Released: 2015, Self-released
Reviewer: Peter Atkinson
Twenty-five years after the “Gothenburg sound” emerged, the Swedish city continues to produce melodic death metal bands. Amazing. Archaea, who've actually been around in one form or another since 2007 and are just now releasing their debut full-length, bring a progressive/symphonic flair to that familiar sound and kind of turn it on its ear.
Keyboards aren't all that unusual in melodic death metal, but they aren't usually slathered on with the abundance they are on Catalyst, where they often are a main ingredient instead of a mere accent. The trilly synths of “Vacuum” give it an almost black metal hue, a la Dimmu Borgir, whereas the jaunty piano/synth combo and freewheeling arrangements of “Cryosphere” or “Pyrochrysalis” recall Arcturus or bygone Kovenant – all of whom hail from Norway. The grand piano and rollicking cadence of “Salt” even has a folk metal feel to it, whereas the closer “Sol” is done as an a cappella chorale and doesn't bear a hint of metal at all.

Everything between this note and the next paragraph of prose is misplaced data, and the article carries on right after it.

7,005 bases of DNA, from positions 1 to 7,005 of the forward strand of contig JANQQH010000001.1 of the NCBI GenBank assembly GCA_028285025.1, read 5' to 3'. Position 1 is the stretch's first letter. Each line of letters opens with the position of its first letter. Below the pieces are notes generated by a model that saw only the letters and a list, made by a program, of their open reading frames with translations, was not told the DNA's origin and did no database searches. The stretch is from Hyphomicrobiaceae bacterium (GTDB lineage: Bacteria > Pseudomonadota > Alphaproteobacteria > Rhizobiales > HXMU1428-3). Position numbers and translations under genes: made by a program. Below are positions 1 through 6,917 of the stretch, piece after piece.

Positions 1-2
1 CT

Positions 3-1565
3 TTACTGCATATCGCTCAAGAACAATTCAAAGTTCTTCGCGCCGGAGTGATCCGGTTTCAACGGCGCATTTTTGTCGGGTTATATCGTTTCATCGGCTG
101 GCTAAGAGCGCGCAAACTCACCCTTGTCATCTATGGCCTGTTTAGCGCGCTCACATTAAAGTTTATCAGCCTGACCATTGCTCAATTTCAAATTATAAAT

So while Archaea may hail from Gothenburg, they obviously aren't satisfied with just being another At The Gates, Dark Tranquillity or old In Flames clone. Good on 'em for that. There are enough of them already – and most from somewhere other than Sweden! Yet Archaea still embrace the rudiments of the sound that made their hometown famous – gritty melodies, crunching riffs, tense rhythms and a gruff vocalist in Nils Bossius who carries a tune like a lion.
“Quad Damage” and “His Wanted Position” are more straight-up melodic death metal, full of crunch with a splash of catchiness and comparatively muted keyboards. Even though “Position” is quite complex, it's still a barn-burner. “Helios Ascend” brings the keys forward again and offers a nod to Finland's Children Of Bodom with its engaging, almost poppy hooks countered by Bossius' abrasive vocals and plenty of rhythmic sock.
It might have taken Archaea all eight years of their existence to develop the sound they have now, but it has been time well spent. Catalyst is a lively, engaging debut that is full of real surprises. And while Archaea may actually cover a bit too much ground here – the album at times can feel a bit directionless – you've got to admire their ambition and sense of adventure. That they've got the chops to, for the most part, pull it off is icing on an already pretty tasty cake.